Exploring the legalities surrounding taped evidence
By Mark T. Baganz, Esq.
Legal columnist for The Police Marksman magazine
Many law enforcement squad cars have video cameras which produce audio and visual recording of stops made by an officer. These squad camera videotapes have made their way into the field and are now making their way into the courts. Yet the technological advances in the field of audio and visual recording are continuing to create new challenges for the courts and law enforcement agencies alike. Along these lines, a review of some of the present documented uses of video evidence includes the following:
Presently, video tapes are being used by appellate courts. Most recently the US Supreme Court Justices had the opportunity to review video evidence from a squad car which was involved in a high speed pursuit. The case is Scott v Harris, Supreme Court Docket No. 05-1631. This case involves the question of use-of-force. Oral argument was held before the Supreme Court and the case raises the issue of the use of a squad car to end a high-speed pursuit by making direct contact with the pursued vehicle. The Justices reviewed the video tapes in their analysis concerning an officer’s use of force.
Video tapes are also used at the trial court level. Some squad car videos have been used as courtroom evidence to assist in showing the justification for use of force by law enforcement officers. See, for example, Draper v. Reynolds 369 F. 3d 1270 (11th Cir. 2004) (the officer’s use of a Taser was a justifiable use of force under the circumstances).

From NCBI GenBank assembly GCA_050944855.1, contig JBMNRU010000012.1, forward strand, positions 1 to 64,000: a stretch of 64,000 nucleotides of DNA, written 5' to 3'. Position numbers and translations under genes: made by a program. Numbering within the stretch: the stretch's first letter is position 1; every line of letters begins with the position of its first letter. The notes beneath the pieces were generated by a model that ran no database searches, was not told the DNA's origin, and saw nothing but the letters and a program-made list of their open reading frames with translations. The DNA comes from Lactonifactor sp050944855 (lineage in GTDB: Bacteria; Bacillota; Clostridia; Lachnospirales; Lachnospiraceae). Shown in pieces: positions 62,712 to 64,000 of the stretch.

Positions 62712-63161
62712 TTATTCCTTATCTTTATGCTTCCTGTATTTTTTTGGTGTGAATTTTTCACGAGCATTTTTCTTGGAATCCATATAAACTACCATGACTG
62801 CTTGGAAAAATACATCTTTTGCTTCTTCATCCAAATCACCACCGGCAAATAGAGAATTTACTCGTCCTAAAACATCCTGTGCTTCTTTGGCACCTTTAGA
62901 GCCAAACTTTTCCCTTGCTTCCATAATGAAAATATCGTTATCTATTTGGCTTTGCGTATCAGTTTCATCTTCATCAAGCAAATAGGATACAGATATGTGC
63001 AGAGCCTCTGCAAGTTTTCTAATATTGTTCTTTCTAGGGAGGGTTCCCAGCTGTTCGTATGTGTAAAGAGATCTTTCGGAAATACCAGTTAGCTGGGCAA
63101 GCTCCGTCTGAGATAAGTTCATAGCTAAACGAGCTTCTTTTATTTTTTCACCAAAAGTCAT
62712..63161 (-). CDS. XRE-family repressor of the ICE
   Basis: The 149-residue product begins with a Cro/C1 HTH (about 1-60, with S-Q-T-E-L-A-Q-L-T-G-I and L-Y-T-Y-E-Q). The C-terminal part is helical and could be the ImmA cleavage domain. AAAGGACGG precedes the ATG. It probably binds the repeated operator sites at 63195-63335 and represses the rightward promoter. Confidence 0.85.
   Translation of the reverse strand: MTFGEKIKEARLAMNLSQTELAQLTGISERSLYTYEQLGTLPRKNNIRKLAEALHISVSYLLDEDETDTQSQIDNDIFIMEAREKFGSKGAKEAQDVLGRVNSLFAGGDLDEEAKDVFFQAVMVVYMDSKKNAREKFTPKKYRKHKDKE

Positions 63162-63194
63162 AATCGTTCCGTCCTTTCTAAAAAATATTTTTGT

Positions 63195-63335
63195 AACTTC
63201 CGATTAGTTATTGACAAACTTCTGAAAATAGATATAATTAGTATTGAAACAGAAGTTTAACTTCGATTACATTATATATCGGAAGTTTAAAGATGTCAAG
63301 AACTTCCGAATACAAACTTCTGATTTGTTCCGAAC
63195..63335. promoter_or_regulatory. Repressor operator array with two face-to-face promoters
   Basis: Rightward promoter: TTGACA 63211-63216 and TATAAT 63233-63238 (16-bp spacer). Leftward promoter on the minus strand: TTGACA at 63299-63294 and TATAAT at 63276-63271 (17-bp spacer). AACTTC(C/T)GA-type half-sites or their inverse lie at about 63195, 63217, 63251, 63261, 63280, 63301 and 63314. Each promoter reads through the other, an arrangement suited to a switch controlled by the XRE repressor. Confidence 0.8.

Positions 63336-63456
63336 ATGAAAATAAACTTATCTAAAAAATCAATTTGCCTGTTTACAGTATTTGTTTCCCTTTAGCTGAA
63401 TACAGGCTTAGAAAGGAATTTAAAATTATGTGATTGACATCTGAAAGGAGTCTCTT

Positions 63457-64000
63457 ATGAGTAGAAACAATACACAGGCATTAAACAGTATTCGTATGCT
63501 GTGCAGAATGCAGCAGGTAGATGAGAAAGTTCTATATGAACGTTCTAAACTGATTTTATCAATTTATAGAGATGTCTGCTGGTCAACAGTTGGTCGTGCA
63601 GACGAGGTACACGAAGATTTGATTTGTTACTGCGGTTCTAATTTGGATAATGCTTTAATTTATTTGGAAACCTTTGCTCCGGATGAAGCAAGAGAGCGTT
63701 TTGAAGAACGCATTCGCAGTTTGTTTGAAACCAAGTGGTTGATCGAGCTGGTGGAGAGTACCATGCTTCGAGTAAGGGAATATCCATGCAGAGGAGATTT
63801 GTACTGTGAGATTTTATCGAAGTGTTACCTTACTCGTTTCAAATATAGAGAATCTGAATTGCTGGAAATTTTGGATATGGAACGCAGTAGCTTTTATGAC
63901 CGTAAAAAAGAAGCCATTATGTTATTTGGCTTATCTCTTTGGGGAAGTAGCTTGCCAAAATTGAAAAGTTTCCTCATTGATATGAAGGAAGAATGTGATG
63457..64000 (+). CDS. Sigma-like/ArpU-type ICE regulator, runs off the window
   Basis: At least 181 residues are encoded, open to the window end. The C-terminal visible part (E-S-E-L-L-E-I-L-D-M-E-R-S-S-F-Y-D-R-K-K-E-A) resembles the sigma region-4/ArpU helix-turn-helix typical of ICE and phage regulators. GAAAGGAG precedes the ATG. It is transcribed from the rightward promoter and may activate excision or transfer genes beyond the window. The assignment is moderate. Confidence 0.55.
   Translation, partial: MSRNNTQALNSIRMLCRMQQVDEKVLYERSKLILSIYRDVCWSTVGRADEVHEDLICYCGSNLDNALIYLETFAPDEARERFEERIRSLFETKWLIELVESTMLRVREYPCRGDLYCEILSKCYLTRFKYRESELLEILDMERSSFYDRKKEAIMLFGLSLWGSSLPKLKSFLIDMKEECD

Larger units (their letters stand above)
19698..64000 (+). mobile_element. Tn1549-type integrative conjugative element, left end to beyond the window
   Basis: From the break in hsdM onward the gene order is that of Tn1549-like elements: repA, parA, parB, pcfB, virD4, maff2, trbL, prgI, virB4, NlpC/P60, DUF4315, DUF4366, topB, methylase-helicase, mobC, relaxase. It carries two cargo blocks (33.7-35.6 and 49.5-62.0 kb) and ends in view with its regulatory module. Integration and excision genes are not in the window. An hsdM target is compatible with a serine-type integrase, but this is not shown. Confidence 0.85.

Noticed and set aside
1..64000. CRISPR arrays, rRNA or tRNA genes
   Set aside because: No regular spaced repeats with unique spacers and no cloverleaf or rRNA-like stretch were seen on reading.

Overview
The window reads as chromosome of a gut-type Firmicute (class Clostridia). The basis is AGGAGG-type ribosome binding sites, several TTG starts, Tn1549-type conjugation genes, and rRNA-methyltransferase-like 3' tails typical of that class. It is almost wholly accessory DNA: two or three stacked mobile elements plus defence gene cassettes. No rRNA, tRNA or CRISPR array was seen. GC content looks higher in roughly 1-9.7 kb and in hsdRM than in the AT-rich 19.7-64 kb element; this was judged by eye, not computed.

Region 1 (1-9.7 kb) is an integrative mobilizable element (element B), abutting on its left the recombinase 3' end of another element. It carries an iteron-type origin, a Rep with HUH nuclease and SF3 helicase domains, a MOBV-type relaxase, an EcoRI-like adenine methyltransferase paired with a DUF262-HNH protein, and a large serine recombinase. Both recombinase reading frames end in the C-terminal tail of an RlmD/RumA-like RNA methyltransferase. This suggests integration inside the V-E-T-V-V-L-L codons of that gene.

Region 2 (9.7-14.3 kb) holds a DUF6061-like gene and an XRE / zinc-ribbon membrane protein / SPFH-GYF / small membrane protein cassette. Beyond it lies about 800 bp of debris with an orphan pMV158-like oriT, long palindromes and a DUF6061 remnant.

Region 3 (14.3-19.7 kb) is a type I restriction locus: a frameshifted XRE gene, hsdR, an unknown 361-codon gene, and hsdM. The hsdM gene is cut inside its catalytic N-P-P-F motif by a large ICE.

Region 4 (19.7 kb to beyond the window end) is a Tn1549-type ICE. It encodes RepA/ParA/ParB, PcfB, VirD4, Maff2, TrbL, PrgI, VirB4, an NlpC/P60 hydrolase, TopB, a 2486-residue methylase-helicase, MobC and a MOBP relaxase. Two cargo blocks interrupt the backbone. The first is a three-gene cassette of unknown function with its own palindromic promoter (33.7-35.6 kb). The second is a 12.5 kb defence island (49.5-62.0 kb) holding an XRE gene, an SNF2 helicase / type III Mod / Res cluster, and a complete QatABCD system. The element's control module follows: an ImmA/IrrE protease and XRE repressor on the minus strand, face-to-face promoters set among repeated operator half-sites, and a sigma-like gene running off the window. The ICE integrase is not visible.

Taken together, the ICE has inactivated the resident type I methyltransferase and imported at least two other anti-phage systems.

Video tapes from surveillance cameras have been held to have probative value and therefore were admissible in the trial of the suspected robber. See United States v. Curtis 344 F. 3d 1057 (10th Cir. 2003).
It has been held that certain video tape evidence was direct evidence of a defendant’s involvement in a drug conspiracy and therefore was admissible into evidence at the defendant’s trial. See United States v. Jones 275 F. 3d 673 (8th Cir. 2001).
Video tape evidence has also been reviewed by the court for purposes of determining whether or not there was probable cause for the stop. See, for example, United States v. Muriel 418 F. 3d 720 (7th Cir. 2005).
In light of technological advancements, it has also been held that a digitally enhanced video (in which a video was enhanced by changing the format from analog to digital by a technician using commercially available software) was admissible into evidence at the trial of a defendant charged with arson. See United States v. Seifert 351 F. Supp. 2d 926 (D. Minn. 2005).